The castle is located in the north-east of the town. It sits atop a small hill, and is very close to the Santiago el Mayor parish church. Seville council built the castle over the remains of an ancient Moorish minaret. Alfonso X (the Wise) cited the castle in 1264. In 1368, it was destroyed by Muhammed V of Granada and was later rebuilt at the end of the 14th century. It was abandoned at the end of the 15th century until the present day, and has recently been restored.
Its floor plan is rectangular, fitting the topography of the hill at the north-east and south-east of the castle. It has four square towers, which are smaller at the corners on the inside of the walled precinct. Each has a rectangular floor plan and are wider at the north-eastern and south-eastern sides where they adapt to the escarpment. The outer towers and curtain walls were built using the rammed-earth technique. The difference in design could be because the external towers would have acted as buttresses as some have fully collapsed.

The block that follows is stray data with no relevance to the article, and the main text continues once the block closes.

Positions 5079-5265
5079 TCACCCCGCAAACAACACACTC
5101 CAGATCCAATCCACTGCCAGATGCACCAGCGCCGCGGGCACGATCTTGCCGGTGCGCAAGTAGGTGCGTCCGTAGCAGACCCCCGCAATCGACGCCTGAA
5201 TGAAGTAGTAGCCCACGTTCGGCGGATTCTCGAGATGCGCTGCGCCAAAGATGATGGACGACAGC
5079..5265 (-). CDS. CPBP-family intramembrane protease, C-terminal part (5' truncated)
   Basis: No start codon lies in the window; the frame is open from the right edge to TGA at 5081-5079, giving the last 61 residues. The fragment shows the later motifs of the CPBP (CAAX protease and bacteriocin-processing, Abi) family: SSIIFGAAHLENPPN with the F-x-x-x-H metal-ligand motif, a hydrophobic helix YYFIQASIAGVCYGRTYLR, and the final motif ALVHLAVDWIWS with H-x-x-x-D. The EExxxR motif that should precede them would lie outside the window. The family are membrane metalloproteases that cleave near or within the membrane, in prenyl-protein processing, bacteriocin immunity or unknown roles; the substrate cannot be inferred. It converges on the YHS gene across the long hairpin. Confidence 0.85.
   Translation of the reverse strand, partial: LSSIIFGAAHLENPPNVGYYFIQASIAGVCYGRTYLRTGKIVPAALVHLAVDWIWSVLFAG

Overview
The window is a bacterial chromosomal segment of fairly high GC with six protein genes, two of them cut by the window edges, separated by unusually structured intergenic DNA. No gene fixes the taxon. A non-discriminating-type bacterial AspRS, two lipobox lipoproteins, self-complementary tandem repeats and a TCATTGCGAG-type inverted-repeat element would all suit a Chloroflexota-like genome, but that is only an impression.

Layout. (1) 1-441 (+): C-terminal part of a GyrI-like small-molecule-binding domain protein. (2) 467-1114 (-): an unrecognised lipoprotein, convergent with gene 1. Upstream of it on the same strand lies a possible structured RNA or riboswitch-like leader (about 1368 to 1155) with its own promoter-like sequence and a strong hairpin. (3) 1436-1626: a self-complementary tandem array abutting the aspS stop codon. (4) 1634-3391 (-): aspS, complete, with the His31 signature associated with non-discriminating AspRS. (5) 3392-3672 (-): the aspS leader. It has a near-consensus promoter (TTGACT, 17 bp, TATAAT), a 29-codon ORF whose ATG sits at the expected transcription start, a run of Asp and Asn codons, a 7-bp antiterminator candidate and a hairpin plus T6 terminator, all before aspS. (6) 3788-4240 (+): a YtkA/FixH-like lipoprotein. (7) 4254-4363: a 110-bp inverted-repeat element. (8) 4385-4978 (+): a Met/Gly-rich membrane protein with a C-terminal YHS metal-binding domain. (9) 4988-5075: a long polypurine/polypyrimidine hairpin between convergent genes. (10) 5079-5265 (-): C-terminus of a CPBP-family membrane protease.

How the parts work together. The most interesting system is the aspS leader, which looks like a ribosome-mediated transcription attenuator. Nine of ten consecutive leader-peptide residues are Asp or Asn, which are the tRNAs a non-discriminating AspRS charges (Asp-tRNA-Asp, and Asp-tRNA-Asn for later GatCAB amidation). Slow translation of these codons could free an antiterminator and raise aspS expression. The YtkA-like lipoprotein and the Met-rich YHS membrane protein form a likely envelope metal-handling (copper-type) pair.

On the escarped north-east face stands a round-arch opening entrance, defended by the Torre del Homenaje tower, an edifice with a square floor plan, built with wide corners similar to Alcoriza stone and central taipa walls. This is the best-preserved tower, especially its interior structure. It has two floors covered by eight-part vaults: the lower floor atop squinches and a pendentive dome; the upper floor boasts wide central windows.